What does all of this mean?  Well, as Socrates surmised, artists don’t know what their works mean. Like everyone else we have to guess, but the reoccurrence of similar roles in the two paintings—even as the setting and the circumstances change–suggest to me the circular nature of interaction between living things.  This theme is highlighted by the circular nature of the main subject, the torus. And of course there is something obviously and purposefully missing from both paintings, a physical and metaphysical emptiness exemplified by the famous hole in the donut, and the void of the universe. Whether this additionally reflects the hunger of the animals, the soundlessness of the bagpipe, the lifelessness of the mummy, and the timelessness of the stopped clock is an open question.

It has been a long time since Ferrebeekeeper added a new post to the gothic category.  In order to remedy that deficit (and perhaps to focus somewhat on the strange & troubling nature of time itself) here is a gallery of gothic clocks.  Something about the ornate yet solemn gothic style seems particularly suited to instruments which measure the passing of time.  Until recently, clocks were precious and expensive items and it was very appropriate to dress them up in stylish little reliquary-style cases.  Additionally, like churches or crypts (which were frequently constructed in the same style), clocks betoken a world which transcends human understanding or control.  Nineteenth century clockmakers particularly relished the gothic aesthetic so most of the clocks below are gothic-revival era objects from England, France, or Germany. However clock makers from before the 19th century also looked to medieval sacred conventions when crafting their timepieces (as can be seen in the ancient sconce clock from 16th century Germany).  Perhaps even more strangely, modern clock-makers also frequently refer back to the gothic tradition.  At the bottom of my gallery I have included some startling resin clocks made by contemporary manufacturers. The modern timepieces might have jumped from “gothic” to “goth” but they still resemble little shrines to the omnipresent and ineluctable force of time.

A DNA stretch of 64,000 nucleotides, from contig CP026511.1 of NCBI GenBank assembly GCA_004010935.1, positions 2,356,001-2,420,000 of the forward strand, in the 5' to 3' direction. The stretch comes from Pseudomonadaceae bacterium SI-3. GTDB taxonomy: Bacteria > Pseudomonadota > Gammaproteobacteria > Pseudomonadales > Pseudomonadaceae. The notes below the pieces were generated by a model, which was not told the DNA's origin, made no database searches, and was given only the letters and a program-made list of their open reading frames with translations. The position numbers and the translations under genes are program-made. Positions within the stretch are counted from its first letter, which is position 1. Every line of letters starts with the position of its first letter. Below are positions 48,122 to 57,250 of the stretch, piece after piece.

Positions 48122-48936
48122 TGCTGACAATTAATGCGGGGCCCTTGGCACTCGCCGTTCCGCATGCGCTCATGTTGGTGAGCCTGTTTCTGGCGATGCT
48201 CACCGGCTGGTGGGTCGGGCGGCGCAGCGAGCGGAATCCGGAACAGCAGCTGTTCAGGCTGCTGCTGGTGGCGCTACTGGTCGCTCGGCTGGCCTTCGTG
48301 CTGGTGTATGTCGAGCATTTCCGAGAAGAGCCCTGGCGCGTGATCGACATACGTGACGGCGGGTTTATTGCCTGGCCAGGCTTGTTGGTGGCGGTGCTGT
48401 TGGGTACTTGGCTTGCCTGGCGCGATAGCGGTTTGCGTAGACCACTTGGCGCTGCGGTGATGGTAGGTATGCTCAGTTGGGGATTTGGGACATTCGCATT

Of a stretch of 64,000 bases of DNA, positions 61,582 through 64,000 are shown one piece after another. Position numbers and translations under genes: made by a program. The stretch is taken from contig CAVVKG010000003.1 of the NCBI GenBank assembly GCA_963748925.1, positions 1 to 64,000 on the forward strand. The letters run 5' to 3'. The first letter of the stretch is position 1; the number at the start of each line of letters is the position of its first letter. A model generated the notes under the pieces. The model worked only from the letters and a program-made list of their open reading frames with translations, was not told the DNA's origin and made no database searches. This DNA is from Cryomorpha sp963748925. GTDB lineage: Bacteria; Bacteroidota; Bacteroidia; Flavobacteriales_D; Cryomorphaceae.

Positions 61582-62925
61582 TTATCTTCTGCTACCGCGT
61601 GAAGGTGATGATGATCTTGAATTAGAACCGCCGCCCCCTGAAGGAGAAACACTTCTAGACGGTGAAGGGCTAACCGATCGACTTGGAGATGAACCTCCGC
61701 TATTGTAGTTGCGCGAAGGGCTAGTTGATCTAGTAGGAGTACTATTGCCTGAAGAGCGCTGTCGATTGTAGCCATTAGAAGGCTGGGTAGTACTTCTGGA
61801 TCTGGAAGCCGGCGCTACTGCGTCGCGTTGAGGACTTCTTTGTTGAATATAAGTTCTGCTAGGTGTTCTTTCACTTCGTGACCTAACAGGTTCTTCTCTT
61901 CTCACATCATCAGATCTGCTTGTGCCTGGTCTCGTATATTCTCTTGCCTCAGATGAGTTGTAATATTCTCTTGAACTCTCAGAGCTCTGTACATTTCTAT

Gothic Clock (Germany, 16th century AD)

Antique French Gilt Brass Boudoir Clock (Jarrot Freres)

Oak Case Gothic Revival Bracket Clock, Barraud & Lunds, Cornhill, London, c. 1838-1842

Vienna Regulator. Gothic style, probably from around 1865

Japy Freres Brass Mantel Clock (Gothic Griffons Nouveau)

Libert Gothic Cathedral Clock (French, 19th Century)

Antique Waterbury Steeple Gothic Clock (19th century)

Mahogany Gothic Double Fusee Bracket Clock by Webster Cornhill (English, 1890)

Neo-Gothic Style Partial Gilt Clock (French, 19th Century)

Oak Fussee Gothic Bracket Clock (Tiffany & Co.)

Antique Bronze Gothic Mantle Clock (Austrian, late 19th Century)

Walter Durfree 9-tube clock with Hersbhepe works and Gothic mahogany carved case.

Bielefeld Clock (the pattern is available at http://www.finescrollsaw.com)

Contemporary Resin Gothic Dragon Clock (from Dragon Artwork)

Grim Reaper Gothic Wall Clock (Contemporary, resin)

On Borrowed Time Gothic Clock (Contemporary, resin)

Contemporary Gothic Resin Clock

Contemporary Wall Clock